Today's RBN show will be a rebroadcast!
"Truth is proper and beautiful in all times and in all places.: -- Frederick Douglass
"All men recognize the right of revolution; that is, the right to refuse allegiance to, and to resist, the government, when its tyranny or its inefficiency are great and unendurable." -- Henry David Thoreau (1942). "Civil Disobedience"
A Minnesota nuclear plant has had a massive leak that has authorities highly concerned about what might come next. Authorities are actively working on trying to contain the fallout from all of this, according to reporting by the Daily Caller. They report that the primary concern is that the plant has lost some 400,000 gallons of water, and this is leaving it potentially exposed to larger problems.
Minnesota regulators said Thursday they’re monitoring the cleanup of a leak of 400,000 gallons of radioactive water from Xcel Energy’s Monticello nuclear power plant, and the company said there’s no danger to the public. The leak was first detected in November of last year.
“Xcel Energy took swift action to contain the leak to the plant site, which poses no health and safety risk to the local community or the environment,” the Minneapolis-based utility said in a statement.
The authorities in the northern US state of Minnesota revealed on Thursday that a nuclear power plant near Minneapolis had suffered a radioactive water spill amounting to over 1.5 million liters. Xcel Energy, which owns the Monticello Nuclear Generating Plant, is working to clean up the spill and insists there is no danger to the general public.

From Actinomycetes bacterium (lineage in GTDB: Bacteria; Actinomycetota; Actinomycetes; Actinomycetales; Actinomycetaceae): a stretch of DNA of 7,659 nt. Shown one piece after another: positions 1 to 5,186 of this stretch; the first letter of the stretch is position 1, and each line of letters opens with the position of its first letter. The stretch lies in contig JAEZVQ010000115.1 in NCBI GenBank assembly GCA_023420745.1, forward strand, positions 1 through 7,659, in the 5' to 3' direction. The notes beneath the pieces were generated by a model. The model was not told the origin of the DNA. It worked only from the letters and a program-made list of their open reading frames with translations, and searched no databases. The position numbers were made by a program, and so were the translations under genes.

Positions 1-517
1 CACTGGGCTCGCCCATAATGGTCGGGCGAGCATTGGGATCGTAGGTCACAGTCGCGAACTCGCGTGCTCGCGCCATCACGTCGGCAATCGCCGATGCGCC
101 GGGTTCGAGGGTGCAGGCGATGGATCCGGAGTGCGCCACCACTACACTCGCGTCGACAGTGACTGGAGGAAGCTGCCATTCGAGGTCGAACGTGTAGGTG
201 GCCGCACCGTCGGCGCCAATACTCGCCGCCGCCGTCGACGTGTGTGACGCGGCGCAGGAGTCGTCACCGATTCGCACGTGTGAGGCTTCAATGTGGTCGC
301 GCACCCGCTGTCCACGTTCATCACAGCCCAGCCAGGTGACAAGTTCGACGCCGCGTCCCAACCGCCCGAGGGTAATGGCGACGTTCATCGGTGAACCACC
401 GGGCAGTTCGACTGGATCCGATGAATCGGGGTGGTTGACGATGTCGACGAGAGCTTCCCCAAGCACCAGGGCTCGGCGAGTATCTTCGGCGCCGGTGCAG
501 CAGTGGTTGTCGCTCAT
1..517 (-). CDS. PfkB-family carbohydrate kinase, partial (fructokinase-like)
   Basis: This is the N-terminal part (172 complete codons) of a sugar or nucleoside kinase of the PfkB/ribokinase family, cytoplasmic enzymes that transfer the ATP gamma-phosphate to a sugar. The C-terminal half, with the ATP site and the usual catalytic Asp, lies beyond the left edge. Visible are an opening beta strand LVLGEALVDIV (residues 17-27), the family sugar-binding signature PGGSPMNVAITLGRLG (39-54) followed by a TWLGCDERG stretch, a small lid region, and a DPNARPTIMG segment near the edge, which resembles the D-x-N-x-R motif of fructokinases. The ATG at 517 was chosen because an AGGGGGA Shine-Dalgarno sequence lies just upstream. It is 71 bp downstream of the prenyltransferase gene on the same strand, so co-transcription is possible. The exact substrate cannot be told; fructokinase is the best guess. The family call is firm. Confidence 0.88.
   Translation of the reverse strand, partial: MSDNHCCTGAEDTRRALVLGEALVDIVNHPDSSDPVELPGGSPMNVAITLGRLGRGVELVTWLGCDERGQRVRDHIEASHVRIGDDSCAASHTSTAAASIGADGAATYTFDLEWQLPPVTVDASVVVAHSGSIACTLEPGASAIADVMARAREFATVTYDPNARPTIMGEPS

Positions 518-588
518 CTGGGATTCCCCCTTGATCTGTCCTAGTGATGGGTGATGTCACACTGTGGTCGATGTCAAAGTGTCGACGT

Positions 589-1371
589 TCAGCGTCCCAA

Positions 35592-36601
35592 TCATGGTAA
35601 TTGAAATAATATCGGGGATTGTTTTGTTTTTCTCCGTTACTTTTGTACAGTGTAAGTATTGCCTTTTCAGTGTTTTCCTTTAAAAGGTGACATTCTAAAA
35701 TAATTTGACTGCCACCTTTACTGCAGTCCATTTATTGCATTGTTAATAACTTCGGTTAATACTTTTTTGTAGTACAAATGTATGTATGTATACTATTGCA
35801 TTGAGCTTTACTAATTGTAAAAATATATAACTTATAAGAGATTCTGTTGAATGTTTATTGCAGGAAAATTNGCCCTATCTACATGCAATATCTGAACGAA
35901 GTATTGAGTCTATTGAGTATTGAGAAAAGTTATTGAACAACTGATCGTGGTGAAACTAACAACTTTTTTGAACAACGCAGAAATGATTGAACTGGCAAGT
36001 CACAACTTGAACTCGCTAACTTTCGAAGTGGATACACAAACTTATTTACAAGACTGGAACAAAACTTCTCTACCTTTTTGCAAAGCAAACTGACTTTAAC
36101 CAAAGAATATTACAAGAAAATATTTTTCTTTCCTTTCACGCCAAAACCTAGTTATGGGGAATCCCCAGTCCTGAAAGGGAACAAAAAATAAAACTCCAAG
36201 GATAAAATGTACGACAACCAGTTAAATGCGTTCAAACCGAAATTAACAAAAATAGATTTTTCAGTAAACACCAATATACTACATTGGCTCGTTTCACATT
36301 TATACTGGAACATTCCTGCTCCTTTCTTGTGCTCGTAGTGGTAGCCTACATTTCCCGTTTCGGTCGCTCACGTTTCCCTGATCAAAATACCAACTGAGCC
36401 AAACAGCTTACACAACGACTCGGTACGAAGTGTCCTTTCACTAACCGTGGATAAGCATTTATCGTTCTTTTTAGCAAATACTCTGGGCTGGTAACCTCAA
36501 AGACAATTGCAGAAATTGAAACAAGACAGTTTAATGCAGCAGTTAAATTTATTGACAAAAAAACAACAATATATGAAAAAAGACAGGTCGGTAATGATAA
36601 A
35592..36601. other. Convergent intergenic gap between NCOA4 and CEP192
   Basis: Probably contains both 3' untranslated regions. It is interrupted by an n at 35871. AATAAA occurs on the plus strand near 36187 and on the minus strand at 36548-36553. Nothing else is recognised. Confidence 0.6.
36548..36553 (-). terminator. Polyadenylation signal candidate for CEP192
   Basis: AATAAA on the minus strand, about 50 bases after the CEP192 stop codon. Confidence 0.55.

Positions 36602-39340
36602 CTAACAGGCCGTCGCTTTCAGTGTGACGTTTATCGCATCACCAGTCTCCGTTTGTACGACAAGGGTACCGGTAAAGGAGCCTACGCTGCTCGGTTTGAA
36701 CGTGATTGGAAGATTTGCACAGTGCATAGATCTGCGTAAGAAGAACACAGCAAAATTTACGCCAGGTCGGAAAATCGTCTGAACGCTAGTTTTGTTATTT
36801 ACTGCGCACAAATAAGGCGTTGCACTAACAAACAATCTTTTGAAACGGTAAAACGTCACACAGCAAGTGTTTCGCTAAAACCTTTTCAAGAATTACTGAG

Minnesotans are wondering why state regulators waited months to inform the public that hundreds of thousands of gallons of radioactive water leaked from Xcel Energy's Monticello nuclear power plant.
Minnesota Department of Health released a statement Thursday about Xcel's efforts to clean up 400,000 gallons of the water containing tritium that leaked from a water pipe running between two buildings at its plant.
Twelve years have passed since the 2011 nuclear disaster and preparations are underway to discharge treated radioactive water into the sea from the crippled Fukushima power plant, although local fishermen and Japan's neighbors remain wary of the plan.
The Japanese government seeks to begin releasing the water sometime this spring or summer, with operator Tokyo Electric Power Company Holdings Inc asserting the many large tanks holding treated water are obstructing work to decommission the defunct reactors.